Inclusive Music - Music for All


Richard Lander and Pencalenick Open Orchestras at Cornwall Music Education Hub’s showcase event “Hub Sounds” Photo: Peter Glaser Photography.

Richard Lander and Pencalenick Open Orchestras at Cornwall Music Education Hub’s showcase event “Hub Sounds” Photo: Peter Glaser Photography.

For children and young people with special educational needs or disabilities (SEN/D), mental health difficulties, or having challenging life circumstances, research shows that music can be of great benefit. And yet there are often significant barriers to learning an instrument and making music with others. To address this CMST offers:


CMST also looks to build long-term partnerships to support schools to increase access to inclusive music. Head of service, Gareth Churcher, in conversation with head teacher Helen Campbell, discussing how CMST has helped develop music in Pencalenick School:

CMST’s inclusion team, headed by Steve Hawker, find ways of bringing the many benefits of music to those who lack the opportunities. Some of these are shown below (and many are free or subsidised with funding from Cornwall Music Education Hub). We’re also very happy to create bespoke projects or work that meets particular needs - contact to find out more.

Open Orchestras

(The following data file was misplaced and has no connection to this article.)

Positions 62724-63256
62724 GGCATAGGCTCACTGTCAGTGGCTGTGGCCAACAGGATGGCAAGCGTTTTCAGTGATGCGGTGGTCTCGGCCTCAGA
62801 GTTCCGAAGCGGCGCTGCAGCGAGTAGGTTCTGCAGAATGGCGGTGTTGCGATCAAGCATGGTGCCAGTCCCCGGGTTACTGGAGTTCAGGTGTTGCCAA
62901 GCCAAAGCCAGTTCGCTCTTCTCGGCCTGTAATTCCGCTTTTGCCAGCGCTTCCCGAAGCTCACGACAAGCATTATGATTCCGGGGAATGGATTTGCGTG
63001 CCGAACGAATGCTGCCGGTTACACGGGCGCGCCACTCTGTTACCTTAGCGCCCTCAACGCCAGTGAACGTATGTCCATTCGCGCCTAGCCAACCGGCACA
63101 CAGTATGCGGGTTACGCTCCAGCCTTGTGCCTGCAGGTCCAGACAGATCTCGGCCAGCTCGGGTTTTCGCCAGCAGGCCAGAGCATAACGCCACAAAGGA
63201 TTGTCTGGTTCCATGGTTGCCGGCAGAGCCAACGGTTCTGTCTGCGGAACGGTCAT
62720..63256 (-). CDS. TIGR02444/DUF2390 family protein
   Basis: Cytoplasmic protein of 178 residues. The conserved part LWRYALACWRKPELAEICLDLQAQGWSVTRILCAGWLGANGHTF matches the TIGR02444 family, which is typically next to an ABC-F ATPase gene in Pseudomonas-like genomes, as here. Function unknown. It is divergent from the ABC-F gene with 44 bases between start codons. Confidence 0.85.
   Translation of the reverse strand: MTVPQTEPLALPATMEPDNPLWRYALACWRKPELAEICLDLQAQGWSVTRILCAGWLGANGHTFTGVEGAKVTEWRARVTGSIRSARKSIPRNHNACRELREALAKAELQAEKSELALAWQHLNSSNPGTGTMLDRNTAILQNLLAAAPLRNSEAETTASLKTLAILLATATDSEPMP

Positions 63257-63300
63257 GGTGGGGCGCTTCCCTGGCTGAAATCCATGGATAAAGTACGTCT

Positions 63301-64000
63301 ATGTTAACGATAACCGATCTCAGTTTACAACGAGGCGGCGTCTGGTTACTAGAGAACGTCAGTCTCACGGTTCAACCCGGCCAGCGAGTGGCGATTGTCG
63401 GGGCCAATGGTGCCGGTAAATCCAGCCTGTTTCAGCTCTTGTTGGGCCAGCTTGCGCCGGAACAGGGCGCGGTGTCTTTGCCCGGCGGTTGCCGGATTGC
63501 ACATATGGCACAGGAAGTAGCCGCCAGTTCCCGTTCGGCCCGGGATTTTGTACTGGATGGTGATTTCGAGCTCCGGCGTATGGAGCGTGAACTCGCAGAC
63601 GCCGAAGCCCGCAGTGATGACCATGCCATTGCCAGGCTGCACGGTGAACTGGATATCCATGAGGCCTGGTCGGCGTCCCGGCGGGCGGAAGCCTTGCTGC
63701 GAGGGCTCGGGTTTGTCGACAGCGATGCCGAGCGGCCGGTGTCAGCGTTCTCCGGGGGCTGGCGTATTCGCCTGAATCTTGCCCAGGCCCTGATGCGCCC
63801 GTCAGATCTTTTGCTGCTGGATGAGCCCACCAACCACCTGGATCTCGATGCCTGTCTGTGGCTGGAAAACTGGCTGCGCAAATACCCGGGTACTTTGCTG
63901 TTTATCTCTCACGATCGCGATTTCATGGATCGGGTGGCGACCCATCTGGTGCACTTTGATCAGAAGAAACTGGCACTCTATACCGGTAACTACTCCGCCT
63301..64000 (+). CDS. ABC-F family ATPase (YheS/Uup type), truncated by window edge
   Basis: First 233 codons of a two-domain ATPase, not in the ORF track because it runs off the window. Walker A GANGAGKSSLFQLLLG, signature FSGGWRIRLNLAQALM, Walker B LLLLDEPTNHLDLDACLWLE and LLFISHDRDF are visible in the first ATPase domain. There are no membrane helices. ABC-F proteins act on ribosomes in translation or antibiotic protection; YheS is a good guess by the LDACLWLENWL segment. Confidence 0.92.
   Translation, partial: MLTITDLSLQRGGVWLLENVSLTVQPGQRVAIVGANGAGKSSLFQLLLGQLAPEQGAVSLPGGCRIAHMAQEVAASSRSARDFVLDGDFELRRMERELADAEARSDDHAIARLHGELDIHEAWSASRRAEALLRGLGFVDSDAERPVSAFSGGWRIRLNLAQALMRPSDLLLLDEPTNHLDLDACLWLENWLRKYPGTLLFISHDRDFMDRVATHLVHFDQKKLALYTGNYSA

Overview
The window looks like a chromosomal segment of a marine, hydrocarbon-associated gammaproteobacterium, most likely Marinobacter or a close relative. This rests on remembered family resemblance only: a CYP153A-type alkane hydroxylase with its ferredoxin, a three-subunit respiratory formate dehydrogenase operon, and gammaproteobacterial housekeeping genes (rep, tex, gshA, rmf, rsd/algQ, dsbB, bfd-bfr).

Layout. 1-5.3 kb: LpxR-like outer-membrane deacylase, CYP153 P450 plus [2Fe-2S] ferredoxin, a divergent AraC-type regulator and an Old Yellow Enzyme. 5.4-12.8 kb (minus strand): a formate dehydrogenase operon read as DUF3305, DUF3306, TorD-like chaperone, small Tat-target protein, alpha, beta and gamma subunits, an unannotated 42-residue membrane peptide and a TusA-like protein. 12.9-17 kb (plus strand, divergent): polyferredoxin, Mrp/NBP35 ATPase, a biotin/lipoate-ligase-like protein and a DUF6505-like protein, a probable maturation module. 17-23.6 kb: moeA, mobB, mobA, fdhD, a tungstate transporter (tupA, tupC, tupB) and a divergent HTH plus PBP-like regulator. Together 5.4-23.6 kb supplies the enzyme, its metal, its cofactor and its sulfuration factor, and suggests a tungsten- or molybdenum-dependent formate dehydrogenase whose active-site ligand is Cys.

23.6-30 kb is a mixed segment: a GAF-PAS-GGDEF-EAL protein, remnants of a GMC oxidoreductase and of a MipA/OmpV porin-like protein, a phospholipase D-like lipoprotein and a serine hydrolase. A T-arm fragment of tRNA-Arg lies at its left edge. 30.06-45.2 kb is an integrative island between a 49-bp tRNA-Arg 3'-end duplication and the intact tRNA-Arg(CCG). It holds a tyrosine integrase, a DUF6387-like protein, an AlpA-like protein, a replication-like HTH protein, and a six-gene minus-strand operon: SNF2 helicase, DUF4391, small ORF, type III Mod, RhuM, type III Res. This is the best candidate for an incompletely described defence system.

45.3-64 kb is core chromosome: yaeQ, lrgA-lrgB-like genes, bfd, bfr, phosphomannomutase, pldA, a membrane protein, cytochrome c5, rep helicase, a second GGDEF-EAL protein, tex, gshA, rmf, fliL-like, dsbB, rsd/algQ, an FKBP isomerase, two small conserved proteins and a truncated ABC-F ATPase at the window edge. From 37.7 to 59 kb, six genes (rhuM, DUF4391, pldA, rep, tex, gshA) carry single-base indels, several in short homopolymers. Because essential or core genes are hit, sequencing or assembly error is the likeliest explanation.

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Open Orchestras are part of a growing national movement from OpenUp Music, with 45 schools across the country in 2018 from Truro to Tyneside. CMST started with two Cornish schools in 2016, with five from 2018. Those who want to take their music further have the chance to audition for the South West Open Youth Orchestra or National Open Youth Orchestra. CMST is excited to be part of this national programme to create pathways for disabled young musicians to develop, and have an equal opportunity to make a career in music.


CMST aims to build on the subsidised instrumental lessons and free whole-class music available to all schools, by giving young people with disabilities the opportunity to become a member of an orchestra too. The film below shows a performance at Music for Youth festival in 2018.


“When they began they were a disparate group of young people with significant communication issues… remarkable for their lack of ability to interact with each other, or with anybody else. They were very much on the edge in school. Now they are a real harmonious group, and they interact regularly together. And it’s only through the sphere of music that they’ve learnt to do that, and to cooperate and to communicate. Its magical!” Helen Campbell, headteacher, Pencalenick School.



Along with the benefits for wider educational and emotional development that come about through music and being part of an ensemble, it is perhaps the personal journeys of young people that can most show the power of music, and demonstrate why CMST hopes to offer Open Orchestras to as many special schools and ARBs as possible:

Open Orchestra projects in Cornwall have been funded by: